Along with Fantasia and Fantasia 2000, the anthology set contains a third disc that examines a segment of both movies in detail. Each segment has an introduction that has experts (including Leonard Maltin), producer Roy E. Disney, or the animators setting up the piece's history. Notes on the music and dozens of design photos are included on all the segments, although others offer more intriguing features. Abandoned animation is shown on many segments, as are a few behind-the-scenes shorts; the most intriguing are experts from Walt Disney's hosted documentaries on how his company made movies. As for the photos, they are awkwardly catalogued and only the most patient of viewers would want to look at all of them. In some segments, though, these images are entertainingly produced as a "story reel," presenting these images--rough animation, sketches, pastel paintings--with the musical accompaniment. For those looking for a more well-rounded view of the films, the two one-hour documentaries on each film's disc lay the groundwork, but none of the anthology looks at how the first film was seen through the years or gives time to anyone who wasn't gung-ho about every element of the films. There is hardly a mention of embarrassing stereotypes that were matted (and still are) out of the "Pastoral" segment, or the intriguing aspect of the film as a '60s icon for the ultimate head-trip. Disney does let their guard down to show sequences that were being readied in 1940 for future editions (including a recently restored short scored to "Clair de Lune"). Most tantalizing is a look at how the special effects were done in the original film. The guide is a scrapbook that one of the technicians kept and was discovered only in 1990. Fans can only hope a reproduction will be made available someday. --Doug Thomas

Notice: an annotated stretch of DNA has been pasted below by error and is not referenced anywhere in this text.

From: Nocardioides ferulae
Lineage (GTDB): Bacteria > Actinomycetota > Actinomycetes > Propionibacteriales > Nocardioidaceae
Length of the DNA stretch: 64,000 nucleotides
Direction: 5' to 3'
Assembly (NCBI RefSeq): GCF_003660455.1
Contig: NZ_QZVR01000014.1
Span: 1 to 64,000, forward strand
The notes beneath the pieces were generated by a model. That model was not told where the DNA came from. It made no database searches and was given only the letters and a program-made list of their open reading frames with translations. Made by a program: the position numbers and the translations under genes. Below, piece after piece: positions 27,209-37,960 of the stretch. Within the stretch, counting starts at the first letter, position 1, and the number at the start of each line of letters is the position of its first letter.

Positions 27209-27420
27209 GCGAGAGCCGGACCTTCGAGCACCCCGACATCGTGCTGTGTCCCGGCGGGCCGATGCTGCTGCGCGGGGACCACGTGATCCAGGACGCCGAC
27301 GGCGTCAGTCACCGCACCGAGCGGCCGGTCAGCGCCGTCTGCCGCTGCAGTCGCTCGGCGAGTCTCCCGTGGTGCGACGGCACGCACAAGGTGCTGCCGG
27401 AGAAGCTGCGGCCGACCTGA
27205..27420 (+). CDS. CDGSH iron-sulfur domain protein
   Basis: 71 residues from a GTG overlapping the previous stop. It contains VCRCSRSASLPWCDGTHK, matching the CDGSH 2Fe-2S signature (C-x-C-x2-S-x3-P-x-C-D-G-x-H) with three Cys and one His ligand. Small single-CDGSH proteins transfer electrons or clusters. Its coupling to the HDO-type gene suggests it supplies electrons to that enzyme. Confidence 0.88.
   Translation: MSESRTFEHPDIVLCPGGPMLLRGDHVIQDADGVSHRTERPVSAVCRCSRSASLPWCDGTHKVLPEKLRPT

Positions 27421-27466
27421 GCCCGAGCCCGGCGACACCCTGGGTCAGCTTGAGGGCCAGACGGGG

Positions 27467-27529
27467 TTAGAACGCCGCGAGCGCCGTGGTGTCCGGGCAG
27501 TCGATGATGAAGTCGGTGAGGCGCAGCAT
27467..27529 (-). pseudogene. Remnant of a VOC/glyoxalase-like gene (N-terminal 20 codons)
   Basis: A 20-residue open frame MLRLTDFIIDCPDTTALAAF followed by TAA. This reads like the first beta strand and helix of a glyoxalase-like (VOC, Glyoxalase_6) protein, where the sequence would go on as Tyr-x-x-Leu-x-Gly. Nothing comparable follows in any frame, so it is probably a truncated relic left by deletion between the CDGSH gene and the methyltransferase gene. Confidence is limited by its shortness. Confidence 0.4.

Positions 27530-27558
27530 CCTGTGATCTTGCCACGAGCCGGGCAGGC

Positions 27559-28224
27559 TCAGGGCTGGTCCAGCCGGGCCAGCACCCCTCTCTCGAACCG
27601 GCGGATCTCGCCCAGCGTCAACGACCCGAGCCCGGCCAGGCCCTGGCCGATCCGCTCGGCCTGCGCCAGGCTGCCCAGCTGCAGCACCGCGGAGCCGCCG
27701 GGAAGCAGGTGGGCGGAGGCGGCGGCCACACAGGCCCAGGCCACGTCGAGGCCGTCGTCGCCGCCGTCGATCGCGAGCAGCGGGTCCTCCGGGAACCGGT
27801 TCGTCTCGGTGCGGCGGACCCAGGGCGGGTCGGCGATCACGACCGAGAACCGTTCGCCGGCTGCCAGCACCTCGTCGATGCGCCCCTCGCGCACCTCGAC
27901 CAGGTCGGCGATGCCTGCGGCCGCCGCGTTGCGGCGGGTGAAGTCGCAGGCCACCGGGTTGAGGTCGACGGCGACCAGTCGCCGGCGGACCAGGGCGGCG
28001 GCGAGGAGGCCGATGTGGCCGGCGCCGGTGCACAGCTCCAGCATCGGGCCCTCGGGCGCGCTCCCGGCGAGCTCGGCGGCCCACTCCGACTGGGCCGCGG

And now we're going to hear a piece of music that tells a very definite story. It's a very old story, one that goes back almost 2,000 years, a legend about a sorcerer who had an apprentice. He was a bright young lad, very anxious to learn the business. As a matter of fact, he was a little bit too bright, because he started practicing some of the boss's best magic tricks before learning how to control them.
When Igor Stravinsky wrote his ballet 'The Rite of Spring', his purpose was, in his own words, 'to express primitive life.' So Walt Disney and his fellow artists have taken him at his word. Instead of presenting the ballet in its original form, as a simple series of tribal dances, they have visualized it as a pageant, as the story of the growth of life on Earth. It's a coldly accurate reproduction of what science thinks went on during the first few billion years of this planet's existence. So now, imagine yourselves out in space, billions and billions of years ago, looking down on this lonely, tormented little planet, spinning through an empty sea of nothingness.